Ducks and Dragons – the development of a new Nature Research journal
As npj Biofilms and Microbiomes reaches some significant markers - 3 years of publishing, first impact factor and over 200 submissions - it is also time for us to say goodbye to our first Editor in Chief, Professor Staffan Normark.
Staffan joined the journal when it was just a twinkle in the eye of the then Nature Publishing Group (now Nature Research) and our partners, Nanyang Technological University and SCELSE. As we on the journal say goodbye and a big thank you for the incredible contribution he has made to the success of this new title, I would like to highlight a couple of the perhaps more entertaining articles that have been published during his tenure.
The first was the article that took inspiration from a peptide produced by the Komodo Dragon to help in wound healing. The results from this article were used to inspire the next generation of STEM researchers in London as part of a feature at the Science Museum – nothing to do with dragons and Game of Thrones and everything to do with an enthusiasm for biofilms, I am sure!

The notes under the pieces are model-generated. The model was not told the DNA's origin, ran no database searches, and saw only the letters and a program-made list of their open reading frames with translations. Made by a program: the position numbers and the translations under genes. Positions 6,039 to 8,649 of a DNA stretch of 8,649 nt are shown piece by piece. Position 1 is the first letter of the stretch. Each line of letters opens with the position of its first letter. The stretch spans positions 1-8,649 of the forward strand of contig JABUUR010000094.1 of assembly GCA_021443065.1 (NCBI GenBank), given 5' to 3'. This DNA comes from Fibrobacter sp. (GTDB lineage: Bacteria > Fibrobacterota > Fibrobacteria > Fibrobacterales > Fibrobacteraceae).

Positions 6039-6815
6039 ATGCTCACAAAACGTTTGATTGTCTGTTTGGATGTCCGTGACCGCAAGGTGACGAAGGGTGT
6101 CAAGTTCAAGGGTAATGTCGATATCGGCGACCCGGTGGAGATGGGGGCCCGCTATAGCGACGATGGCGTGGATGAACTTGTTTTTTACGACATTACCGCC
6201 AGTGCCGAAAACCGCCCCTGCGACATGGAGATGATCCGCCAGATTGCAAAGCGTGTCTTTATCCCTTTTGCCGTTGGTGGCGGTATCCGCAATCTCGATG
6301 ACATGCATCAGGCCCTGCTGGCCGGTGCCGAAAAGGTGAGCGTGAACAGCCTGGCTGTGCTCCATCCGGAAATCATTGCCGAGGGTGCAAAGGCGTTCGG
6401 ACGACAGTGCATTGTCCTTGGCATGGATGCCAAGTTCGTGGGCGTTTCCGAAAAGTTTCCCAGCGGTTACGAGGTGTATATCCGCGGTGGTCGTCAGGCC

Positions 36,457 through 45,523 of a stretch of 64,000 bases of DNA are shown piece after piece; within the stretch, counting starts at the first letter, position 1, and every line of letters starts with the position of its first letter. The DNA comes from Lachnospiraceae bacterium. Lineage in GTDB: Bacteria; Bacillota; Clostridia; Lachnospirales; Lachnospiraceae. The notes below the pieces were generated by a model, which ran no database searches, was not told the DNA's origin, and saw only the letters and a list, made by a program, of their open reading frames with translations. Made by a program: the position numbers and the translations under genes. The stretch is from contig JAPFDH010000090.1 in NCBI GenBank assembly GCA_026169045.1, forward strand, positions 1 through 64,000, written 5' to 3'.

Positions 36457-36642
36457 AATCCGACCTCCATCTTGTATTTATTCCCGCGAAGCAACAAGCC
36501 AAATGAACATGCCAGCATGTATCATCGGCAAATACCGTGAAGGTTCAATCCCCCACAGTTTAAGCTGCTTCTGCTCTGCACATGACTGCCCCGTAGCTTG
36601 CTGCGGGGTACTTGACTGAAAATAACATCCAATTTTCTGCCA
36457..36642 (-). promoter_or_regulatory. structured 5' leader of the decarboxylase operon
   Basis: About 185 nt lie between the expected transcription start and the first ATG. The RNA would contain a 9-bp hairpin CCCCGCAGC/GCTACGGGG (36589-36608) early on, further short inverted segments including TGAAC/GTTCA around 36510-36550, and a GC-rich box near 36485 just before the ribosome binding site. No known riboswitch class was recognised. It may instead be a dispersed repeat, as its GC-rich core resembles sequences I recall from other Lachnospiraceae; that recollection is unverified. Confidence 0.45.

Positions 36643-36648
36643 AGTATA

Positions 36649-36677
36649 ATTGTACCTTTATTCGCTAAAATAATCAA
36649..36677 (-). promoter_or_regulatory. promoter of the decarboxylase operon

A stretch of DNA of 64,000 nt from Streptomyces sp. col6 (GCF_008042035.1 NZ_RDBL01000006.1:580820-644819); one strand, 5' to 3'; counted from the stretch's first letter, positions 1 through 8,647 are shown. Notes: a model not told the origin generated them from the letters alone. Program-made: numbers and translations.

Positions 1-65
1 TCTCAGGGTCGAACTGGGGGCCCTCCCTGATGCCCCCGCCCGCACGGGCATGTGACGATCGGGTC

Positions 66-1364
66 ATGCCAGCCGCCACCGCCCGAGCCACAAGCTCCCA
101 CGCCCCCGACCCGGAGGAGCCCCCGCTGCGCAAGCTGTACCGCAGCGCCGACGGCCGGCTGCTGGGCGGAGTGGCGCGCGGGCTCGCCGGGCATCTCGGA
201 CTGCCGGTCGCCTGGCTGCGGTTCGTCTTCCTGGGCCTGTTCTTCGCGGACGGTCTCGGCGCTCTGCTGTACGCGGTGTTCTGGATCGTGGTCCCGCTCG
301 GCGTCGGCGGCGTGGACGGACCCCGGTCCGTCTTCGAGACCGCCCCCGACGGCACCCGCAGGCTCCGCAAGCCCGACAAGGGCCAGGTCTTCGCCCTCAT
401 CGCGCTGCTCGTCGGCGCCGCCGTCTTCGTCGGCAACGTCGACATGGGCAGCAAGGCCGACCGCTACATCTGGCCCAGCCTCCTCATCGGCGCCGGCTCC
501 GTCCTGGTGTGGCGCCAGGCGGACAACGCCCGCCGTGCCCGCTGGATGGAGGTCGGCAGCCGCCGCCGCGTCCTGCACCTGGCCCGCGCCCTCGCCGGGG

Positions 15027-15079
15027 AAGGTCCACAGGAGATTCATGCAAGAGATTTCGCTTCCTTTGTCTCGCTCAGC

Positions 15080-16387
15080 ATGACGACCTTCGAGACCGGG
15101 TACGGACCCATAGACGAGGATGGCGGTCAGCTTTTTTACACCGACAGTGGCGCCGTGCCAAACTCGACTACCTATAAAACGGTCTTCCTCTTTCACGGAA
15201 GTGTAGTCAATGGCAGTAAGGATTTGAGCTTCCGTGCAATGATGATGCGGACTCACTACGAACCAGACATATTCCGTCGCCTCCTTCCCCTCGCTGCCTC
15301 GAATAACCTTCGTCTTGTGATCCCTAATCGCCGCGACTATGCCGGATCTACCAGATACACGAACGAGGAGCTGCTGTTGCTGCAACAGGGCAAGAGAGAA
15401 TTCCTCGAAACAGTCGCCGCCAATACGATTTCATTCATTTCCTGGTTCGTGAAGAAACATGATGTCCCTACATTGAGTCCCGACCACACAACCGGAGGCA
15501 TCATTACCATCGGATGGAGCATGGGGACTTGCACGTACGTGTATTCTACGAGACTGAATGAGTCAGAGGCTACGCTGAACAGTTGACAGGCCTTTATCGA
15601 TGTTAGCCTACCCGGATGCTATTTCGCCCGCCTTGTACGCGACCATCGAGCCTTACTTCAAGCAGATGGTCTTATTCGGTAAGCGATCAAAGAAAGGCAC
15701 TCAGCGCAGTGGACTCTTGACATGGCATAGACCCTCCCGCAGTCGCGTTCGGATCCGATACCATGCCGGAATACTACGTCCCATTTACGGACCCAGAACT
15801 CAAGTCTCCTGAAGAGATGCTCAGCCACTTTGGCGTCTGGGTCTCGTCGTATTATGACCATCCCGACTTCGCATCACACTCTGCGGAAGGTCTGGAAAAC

The second I don’t think that anyone in this community could have missed, and this was the fate of the rubber ducky, and the undeniably disgusting gunk (yep, a biofilm again) that collects in these innocent-looking critters. This article was featured in the press worldwide, and certainly made me look again at some of the residents of my bathroom.
More seriously, Staffan has applied his great knowledge of microbiology to the development of this journal, and has worked hard with a team of dedicated Associate Editors. Some of those Editors are also stepping down this year, one to pursue more time training for triathlons (Roberto Kolter) and another to go on sabbatical (Willem de Vos). We really appreciate the care and thoughtful insight that they have all given to the editorial assessment of the manuscripts that have passed through their hands.
The Nature Partner Journals are unique in Nature Research titles in that we collaborate closely with our partners on the development of the journal. In this instance, Professor Yehuda Cohen was instrumental in this relationship, and now that he has stepped down from his role on the journal I would like to personally thank him for a constructive and valued working relationship.
Many people and many many hours go into making a successful journal. I want to thank all of our editors, and the authors and reviewers that they have worked with in the last three years.